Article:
Data from: Pathogen shifts in a honey bee predator following arrival of the Varroa mite
Loope, Kevin J.; Baty, James W.; Lester, Phil J.; Wilson Rankin, Erin E. (2018), Data from: Pathogen shifts in a honey bee predator following arrival of the Varroa mite, Dryad, Dataset, https://doi.org/10.5061/dryad.17371h3
Emerging infectious diseases (EIDs) are a global threat to honey bees, and spillover from managed bees threaten wider insect populations. Deformed wing virus (DWV), a widespread virus that has become emergent in conjunction with the spread of the mite Varroa destructor, is thought to be partly responsible for global colony losses. The arrival of Varroa in honey bee populations causes a dramatic loss of viral genotypic diversity, favoring a few virulent strains. Here, we investigate DWV spillover in an invasive Hawaiian population of the wasp, Vespula pensylvanica, a honey bee predator and honey-raider. We show that Vespula underwent a parallel loss in DWV variant diversity upon the arrival of Varroa, despite the mite being a honey bee specialist. The observed shift in Vespula DWV, and the variant-sharing between Vespula and Apis, suggest that these wasps can acquire DWV directly or indirectly from honey bees. Apis prey items collected from Vespula foragers were positive for DWV, indicating predation is a possible route of transmission. We also sought cascading effects of DWV shifts in a broader Vespula pathogen community. We identified concurrent changes in a suite of additional pathogens, as well as shifts in the associations between these pathogens in Vespula and in Apis. These findings reveal how hidden effects of the Varroa mite can, via spillover, transform the composition of pathogens in interacting species, with potential knock-on effects for entire pathogen communities.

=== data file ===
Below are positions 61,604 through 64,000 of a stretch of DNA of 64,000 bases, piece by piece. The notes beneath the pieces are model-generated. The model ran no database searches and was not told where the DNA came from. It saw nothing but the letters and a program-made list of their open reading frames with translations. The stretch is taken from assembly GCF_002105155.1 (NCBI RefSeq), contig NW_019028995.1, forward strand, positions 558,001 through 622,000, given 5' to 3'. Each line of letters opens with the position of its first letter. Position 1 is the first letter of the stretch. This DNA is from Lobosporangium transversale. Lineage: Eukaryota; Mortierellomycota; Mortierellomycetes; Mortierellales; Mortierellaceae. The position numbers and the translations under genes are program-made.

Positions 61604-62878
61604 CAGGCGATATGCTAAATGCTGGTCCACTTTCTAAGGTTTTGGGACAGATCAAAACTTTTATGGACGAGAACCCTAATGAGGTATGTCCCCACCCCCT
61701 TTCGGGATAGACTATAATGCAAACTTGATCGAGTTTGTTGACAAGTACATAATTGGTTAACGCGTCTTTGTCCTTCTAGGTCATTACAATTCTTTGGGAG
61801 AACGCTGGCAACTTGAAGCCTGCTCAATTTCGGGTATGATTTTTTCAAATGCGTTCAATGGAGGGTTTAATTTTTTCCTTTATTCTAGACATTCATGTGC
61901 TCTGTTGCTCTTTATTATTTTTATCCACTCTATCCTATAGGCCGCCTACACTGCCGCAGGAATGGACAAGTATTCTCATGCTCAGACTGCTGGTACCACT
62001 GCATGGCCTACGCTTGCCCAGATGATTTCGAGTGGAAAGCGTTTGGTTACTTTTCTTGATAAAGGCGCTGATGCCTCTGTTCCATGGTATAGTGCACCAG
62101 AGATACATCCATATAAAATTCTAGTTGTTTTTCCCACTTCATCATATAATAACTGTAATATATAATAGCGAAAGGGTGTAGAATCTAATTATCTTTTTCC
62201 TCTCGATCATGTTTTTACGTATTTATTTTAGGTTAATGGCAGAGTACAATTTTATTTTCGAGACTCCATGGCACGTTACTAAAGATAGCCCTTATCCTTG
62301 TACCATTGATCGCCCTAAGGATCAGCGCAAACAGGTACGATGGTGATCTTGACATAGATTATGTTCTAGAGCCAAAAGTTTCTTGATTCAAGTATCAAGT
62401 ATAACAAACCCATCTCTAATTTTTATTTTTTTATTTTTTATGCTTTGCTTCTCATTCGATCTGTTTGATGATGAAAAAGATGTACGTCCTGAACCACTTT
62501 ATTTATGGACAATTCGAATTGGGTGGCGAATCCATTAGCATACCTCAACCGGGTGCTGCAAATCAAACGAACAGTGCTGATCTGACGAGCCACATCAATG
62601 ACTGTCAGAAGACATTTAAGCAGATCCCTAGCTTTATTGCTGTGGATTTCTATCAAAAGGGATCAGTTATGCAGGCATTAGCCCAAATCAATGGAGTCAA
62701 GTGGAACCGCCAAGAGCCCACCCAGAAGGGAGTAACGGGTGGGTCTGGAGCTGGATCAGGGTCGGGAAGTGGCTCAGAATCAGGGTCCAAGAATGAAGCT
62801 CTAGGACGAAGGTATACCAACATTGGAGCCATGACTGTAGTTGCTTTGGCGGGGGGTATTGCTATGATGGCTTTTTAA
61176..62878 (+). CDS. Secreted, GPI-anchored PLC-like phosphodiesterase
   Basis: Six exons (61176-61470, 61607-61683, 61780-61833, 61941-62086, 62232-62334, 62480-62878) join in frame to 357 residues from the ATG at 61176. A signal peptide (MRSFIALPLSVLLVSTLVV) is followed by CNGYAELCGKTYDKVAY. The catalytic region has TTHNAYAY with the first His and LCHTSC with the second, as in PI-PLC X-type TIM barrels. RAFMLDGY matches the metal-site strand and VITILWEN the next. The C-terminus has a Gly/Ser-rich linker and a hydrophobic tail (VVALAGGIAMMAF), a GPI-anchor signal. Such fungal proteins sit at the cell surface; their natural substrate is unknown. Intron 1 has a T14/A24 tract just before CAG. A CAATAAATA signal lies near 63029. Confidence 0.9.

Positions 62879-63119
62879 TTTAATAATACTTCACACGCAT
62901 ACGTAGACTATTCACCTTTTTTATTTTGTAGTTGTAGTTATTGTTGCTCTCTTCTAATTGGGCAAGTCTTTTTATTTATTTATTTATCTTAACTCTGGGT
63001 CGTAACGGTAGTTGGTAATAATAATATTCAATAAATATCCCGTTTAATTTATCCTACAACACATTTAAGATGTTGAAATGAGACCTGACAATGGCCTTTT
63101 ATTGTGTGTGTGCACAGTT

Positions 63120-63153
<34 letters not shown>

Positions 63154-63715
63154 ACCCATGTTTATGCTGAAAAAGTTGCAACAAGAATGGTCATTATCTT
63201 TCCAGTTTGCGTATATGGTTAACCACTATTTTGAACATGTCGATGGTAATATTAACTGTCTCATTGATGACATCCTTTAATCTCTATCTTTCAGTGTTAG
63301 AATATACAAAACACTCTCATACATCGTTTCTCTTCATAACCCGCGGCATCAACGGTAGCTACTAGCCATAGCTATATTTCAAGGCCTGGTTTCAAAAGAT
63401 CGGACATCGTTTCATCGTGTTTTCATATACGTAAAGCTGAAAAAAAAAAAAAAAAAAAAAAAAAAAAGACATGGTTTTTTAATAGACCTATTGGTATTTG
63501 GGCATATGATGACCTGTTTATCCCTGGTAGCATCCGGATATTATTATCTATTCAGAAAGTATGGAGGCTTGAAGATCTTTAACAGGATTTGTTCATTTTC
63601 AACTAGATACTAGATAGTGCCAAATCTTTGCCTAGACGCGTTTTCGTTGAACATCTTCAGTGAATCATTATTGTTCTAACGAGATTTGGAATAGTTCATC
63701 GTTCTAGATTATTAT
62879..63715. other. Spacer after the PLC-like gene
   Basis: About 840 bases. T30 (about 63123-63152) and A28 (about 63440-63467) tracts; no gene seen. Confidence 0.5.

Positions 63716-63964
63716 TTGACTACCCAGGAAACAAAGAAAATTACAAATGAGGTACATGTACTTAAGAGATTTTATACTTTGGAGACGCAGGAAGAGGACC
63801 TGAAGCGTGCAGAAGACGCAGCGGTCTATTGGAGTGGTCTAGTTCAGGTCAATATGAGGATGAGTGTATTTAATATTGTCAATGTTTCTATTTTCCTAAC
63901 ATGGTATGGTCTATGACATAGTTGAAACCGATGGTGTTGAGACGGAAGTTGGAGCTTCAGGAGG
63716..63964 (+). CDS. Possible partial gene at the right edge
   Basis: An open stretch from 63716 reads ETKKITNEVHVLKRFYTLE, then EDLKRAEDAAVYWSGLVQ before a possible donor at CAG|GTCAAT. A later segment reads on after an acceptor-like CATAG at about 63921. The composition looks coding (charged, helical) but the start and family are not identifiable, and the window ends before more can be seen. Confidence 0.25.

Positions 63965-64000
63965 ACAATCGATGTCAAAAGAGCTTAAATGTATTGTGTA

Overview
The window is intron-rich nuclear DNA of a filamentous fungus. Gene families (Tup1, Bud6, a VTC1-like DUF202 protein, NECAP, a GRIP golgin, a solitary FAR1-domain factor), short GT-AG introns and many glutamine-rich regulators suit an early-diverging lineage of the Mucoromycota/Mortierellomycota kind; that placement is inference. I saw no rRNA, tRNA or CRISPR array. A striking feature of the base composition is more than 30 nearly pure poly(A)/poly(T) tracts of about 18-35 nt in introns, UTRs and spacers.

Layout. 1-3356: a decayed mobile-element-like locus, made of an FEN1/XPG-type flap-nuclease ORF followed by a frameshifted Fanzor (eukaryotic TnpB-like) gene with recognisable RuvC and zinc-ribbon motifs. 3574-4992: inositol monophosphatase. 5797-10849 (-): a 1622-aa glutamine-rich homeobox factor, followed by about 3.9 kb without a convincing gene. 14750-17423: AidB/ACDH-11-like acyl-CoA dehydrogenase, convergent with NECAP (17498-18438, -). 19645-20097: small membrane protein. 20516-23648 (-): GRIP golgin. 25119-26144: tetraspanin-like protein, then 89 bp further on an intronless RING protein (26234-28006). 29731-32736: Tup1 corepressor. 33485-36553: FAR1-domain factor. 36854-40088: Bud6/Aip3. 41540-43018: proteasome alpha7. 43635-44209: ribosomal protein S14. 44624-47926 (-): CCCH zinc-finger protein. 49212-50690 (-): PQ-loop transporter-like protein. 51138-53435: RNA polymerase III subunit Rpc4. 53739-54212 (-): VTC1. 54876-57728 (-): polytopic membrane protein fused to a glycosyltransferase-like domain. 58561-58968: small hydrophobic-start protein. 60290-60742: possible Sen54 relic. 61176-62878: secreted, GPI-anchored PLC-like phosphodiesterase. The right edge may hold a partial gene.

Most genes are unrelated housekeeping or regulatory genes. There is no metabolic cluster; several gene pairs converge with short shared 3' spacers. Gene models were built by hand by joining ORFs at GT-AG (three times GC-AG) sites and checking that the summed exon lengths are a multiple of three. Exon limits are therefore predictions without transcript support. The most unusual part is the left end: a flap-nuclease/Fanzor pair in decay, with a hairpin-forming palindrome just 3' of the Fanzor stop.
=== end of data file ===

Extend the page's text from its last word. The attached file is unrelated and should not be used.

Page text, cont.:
National Science Foundation, Award: DEB-1557163
Hawaii Volcanoes National Park